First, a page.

New Delhi: The Finance Ministry on Friday made a strong case for rating upgrade of Indian economy by global agency Fitch on the back of increasing investments, declining import of gold and government's commitment to fiscal prudence.
The issue of rating upgrade was raised by Finance Ministry officials at a meeting with the representatives of Fitch here. The meeting was attended by Department of Economic Affairs Secretary Arvind Mayaram, among others.
"Fitch raised concerns on how deficits will be met and how the government will be able to meet revenue targets. We said we are confident, gold import is declining and investment in our economy is going to start increasing," a top Finance Ministry official said.
The official further said the Ministry also expressed confidence that Current Account Deficit (CAD) will come down as oil prices are stable and the rupee has been range bound.
"The Cabinet Committee on Investment (CCI) has approved projects worth Rs 70,000 crore in three months time. These are infrastructure projects and will have positive impact on cement industry and steel industry," the official added.
The government had set up CCI, under Prime Minister Manmohan Singh, in December last year to accord fast track clearances to mega projects.
The Ministry officials also impressed upon the rating agency the resolve of the government to follow the path of financial prudence and bring down the fiscal deficit to 3 percent of GDP by 2016-17.
Finance Minister P Chidambaram in 2013-14 Budget has proposed to bring down the fiscal deficit to 4.8 percent from 5.2 percent in 2012-13.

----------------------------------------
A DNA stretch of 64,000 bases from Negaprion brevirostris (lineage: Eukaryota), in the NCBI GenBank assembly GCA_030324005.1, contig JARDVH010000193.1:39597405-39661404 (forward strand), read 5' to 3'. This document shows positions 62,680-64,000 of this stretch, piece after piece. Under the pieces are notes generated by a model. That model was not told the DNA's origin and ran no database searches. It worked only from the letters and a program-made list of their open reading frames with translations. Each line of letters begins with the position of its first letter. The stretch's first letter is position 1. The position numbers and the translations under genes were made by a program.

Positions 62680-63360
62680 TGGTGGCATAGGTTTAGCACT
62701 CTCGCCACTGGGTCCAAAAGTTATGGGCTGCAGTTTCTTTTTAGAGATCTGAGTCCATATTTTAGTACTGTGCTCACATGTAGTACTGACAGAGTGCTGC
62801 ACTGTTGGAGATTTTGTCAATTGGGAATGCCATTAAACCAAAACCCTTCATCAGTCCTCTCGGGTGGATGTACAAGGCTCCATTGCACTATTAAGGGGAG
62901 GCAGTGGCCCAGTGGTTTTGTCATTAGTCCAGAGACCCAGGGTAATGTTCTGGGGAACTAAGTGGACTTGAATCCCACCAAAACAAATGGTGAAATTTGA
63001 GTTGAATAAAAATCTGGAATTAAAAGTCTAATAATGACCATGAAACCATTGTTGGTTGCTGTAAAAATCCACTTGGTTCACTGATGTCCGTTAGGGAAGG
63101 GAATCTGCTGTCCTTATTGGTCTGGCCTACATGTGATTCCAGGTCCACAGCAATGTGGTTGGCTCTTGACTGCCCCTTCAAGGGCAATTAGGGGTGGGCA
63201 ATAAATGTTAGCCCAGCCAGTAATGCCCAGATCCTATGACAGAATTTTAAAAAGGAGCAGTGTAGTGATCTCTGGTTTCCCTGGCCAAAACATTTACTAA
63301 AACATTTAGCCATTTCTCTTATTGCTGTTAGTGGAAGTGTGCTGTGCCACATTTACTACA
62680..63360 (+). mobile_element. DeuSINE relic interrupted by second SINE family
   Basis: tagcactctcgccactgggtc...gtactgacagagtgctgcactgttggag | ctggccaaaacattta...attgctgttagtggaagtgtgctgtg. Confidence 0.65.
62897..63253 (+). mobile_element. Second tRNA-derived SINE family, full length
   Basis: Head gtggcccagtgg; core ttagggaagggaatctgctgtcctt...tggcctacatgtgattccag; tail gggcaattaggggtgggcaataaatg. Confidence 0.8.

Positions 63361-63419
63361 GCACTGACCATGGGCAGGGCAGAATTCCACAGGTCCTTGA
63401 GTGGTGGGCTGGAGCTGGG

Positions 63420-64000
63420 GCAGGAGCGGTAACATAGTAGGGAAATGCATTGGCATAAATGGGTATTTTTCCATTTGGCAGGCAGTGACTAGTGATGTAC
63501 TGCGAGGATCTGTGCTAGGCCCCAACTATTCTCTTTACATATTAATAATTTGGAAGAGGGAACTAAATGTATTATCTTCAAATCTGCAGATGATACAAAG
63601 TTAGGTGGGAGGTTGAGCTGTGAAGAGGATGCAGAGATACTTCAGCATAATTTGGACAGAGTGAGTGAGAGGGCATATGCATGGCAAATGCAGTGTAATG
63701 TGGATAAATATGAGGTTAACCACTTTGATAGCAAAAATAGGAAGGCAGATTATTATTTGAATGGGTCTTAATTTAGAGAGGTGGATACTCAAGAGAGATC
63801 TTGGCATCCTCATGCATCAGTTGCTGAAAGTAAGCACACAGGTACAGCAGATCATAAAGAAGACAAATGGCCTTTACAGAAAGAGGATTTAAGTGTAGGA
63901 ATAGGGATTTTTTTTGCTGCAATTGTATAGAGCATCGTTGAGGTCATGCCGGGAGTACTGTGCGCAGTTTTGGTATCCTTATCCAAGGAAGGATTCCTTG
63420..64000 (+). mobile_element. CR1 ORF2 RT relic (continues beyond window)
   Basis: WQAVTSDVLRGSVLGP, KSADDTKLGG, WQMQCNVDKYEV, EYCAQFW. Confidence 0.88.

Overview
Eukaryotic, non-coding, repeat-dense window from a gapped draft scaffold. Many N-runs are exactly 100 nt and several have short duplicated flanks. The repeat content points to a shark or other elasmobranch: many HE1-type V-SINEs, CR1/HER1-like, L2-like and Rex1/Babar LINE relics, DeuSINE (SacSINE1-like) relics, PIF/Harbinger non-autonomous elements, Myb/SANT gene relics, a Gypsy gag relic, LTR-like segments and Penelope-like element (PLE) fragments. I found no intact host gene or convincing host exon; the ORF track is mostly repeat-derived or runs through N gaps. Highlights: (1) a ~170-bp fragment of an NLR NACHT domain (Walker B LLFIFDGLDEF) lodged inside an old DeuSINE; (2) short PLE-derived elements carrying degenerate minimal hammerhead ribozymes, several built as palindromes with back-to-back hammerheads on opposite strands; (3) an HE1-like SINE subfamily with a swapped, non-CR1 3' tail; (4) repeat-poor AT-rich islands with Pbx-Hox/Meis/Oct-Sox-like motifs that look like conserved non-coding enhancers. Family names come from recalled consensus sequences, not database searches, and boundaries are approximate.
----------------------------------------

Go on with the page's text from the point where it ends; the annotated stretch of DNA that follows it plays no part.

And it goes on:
Besides, several reforms initiative like liberalising FDI norms for various other sectors, including multi-brand retail, was undertaken by the government to promote growth and investment.
The government also undertook partial decontrol of diesel and capped subsidised LPG cylinders, in a bid to check the rising subsidy bill.
Another rating agency Standard & Poor's is scheduled to visit India on April 25.
Both S&P and Fitch had earlier threatened to downgrade India's credit rating as an aftermath of the expansionary policy which led to a rising fiscal deficit. The fiscal deficit had touched a high of 5.8 percent in 2011-12.
S&P rates India as 'BBB-', lowest in the investment grade, with a negative outlook. Any further downgrade will push India's rating to the junk status, making it difficult and costlier for Indian entities to borrow funds overseas.
After lowering India's credit outlook to negative, Fitch had in August last year said the possibility of downgrading the country's sovereign rating is more than 50 percent in the next 12-24 months unless reforms are carried out.